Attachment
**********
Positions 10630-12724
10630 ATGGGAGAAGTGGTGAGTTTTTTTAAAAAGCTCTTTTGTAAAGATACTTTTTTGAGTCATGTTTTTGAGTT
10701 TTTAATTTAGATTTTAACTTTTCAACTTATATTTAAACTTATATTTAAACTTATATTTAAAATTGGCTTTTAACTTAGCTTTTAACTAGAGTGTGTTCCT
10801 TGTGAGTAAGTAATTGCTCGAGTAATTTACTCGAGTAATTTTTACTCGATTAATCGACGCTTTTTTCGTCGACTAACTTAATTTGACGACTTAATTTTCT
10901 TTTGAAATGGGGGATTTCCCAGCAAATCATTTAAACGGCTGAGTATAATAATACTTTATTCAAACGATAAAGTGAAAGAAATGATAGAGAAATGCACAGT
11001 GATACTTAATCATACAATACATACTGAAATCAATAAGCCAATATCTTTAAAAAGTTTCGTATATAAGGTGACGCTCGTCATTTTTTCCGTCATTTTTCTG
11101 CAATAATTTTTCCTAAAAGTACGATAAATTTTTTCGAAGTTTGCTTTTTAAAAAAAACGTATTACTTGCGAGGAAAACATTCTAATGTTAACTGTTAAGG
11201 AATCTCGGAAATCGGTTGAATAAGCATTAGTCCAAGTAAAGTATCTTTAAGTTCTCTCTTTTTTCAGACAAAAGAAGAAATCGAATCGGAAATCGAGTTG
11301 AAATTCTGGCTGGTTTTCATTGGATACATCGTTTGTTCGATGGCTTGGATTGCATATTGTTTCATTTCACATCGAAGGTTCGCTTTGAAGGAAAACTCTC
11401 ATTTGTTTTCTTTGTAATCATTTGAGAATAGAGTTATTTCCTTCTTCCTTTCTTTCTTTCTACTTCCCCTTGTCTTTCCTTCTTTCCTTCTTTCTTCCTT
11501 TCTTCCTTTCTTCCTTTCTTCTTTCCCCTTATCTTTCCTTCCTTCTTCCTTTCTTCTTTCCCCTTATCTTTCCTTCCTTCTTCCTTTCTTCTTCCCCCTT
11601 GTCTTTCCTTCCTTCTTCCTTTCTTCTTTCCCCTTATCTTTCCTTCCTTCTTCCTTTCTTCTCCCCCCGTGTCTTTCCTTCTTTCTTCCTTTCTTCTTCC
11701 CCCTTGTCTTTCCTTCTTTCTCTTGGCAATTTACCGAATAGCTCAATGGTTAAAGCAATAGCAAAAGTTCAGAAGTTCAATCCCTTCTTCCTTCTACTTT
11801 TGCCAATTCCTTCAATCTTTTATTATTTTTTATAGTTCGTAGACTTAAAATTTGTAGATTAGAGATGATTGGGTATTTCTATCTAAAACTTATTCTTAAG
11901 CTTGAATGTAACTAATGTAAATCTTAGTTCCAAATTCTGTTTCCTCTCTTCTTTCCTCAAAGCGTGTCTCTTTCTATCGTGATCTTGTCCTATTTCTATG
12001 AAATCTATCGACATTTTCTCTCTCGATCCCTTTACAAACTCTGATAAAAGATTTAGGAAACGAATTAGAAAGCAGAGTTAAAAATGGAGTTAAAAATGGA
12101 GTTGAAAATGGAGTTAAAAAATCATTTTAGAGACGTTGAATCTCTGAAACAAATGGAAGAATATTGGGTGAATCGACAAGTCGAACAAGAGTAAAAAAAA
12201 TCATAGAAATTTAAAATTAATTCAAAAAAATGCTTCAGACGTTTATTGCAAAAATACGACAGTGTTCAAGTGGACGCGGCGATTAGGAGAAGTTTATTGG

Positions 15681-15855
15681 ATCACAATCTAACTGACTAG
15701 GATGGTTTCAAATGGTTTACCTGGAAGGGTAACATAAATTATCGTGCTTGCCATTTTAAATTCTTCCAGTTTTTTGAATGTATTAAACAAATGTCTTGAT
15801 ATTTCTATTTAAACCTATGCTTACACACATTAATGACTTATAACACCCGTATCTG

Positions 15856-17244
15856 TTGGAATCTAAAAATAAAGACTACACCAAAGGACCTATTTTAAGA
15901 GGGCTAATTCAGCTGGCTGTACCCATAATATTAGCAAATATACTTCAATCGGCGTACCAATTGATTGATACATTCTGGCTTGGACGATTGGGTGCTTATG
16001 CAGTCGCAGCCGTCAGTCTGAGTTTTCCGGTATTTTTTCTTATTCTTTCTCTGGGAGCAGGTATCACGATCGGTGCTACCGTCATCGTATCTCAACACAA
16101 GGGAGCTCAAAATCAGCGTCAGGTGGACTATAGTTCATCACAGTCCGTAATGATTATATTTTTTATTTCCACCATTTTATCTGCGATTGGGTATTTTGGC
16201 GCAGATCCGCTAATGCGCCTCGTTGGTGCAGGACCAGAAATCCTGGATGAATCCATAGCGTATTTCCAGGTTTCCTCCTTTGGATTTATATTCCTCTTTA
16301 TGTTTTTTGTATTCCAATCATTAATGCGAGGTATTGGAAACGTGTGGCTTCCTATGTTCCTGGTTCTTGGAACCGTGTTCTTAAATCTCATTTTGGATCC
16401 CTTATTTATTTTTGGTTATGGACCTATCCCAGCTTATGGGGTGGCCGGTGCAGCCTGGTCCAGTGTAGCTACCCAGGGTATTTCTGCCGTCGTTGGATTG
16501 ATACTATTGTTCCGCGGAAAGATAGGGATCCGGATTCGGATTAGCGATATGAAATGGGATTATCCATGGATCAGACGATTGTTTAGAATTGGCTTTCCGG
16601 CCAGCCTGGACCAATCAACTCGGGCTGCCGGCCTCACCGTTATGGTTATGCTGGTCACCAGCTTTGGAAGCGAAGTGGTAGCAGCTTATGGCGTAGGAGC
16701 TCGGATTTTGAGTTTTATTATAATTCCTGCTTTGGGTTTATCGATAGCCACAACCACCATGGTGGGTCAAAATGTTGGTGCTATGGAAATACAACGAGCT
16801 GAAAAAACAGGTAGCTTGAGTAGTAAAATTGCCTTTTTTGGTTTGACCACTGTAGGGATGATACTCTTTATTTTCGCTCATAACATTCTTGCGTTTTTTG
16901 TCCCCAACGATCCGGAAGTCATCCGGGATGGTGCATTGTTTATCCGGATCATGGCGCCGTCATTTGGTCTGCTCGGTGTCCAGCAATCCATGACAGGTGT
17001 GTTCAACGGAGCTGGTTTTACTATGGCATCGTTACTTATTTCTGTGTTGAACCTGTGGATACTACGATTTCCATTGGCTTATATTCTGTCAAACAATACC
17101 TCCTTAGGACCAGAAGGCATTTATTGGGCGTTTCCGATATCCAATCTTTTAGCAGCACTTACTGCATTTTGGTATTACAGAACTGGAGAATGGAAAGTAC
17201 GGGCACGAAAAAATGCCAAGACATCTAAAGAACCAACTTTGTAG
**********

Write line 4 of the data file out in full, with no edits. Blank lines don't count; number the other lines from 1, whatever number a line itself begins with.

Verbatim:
10801 TGTGAGTAAGTAATTGCTCGAGTAATTTACTCGAGTAATTTTTACTCGATTAATCGACGCTTTTTTCGTCGACTAACTTAATTTGACGACTTAATTTTCT